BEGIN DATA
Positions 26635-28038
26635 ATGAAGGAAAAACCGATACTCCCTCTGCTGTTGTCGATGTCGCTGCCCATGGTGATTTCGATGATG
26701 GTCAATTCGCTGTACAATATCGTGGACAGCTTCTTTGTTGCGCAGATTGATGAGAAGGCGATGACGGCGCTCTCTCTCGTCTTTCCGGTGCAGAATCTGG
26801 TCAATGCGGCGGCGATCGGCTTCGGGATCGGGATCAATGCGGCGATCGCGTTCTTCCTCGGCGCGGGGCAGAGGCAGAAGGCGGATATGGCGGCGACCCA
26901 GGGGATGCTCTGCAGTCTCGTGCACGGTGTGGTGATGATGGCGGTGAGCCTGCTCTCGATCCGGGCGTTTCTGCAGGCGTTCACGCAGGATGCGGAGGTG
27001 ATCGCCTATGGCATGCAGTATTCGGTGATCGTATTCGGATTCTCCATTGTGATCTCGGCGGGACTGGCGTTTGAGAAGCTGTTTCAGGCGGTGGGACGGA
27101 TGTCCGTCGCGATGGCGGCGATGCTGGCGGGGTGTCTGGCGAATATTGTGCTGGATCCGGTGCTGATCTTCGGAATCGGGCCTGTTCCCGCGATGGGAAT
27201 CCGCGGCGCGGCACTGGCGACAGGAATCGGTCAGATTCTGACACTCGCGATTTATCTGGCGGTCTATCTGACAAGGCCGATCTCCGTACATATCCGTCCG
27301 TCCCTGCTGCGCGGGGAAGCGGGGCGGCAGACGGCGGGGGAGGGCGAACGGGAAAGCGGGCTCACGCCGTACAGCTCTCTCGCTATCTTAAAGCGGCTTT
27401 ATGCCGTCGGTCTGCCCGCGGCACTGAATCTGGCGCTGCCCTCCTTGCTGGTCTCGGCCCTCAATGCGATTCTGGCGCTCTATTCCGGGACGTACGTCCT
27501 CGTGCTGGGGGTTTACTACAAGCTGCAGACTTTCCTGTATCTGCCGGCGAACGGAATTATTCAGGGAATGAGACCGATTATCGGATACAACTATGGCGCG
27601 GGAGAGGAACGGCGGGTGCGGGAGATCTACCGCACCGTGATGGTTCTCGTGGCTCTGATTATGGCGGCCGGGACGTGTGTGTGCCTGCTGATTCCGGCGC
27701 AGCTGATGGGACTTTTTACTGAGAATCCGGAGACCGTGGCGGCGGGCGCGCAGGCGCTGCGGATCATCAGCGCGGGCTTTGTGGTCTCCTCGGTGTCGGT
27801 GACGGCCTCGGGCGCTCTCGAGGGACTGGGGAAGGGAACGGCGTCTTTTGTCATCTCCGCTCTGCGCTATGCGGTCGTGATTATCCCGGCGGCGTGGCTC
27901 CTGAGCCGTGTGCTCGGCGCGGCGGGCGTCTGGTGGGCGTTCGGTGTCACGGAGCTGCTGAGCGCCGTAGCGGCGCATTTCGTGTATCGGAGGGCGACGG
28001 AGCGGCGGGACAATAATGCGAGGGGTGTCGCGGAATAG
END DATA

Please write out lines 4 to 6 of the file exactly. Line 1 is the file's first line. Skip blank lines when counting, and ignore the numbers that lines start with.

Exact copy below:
26801 TCAATGCGGCGGCGATCGGCTTCGGGATCGGGATCAATGCGGCGATCGCGTTCTTCCTCGGCGCGGGGCAGAGGCAGAAGGCGGATATGGCGGCGACCCA
26901 GGGGATGCTCTGCAGTCTCGTGCACGGTGTGGTGATGATGGCGGTGAGCCTGCTCTCGATCCGGGCGTTTCTGCAGGCGTTCACGCAGGATGCGGAGGTG
27001 ATCGCCTATGGCATGCAGTATTCGGTGATCGTATTCGGATTCTCCATTGTGATCTCGGCGGGACTGGCGTTTGAGAAGCTGTTTCAGGCGGTGGGACGGA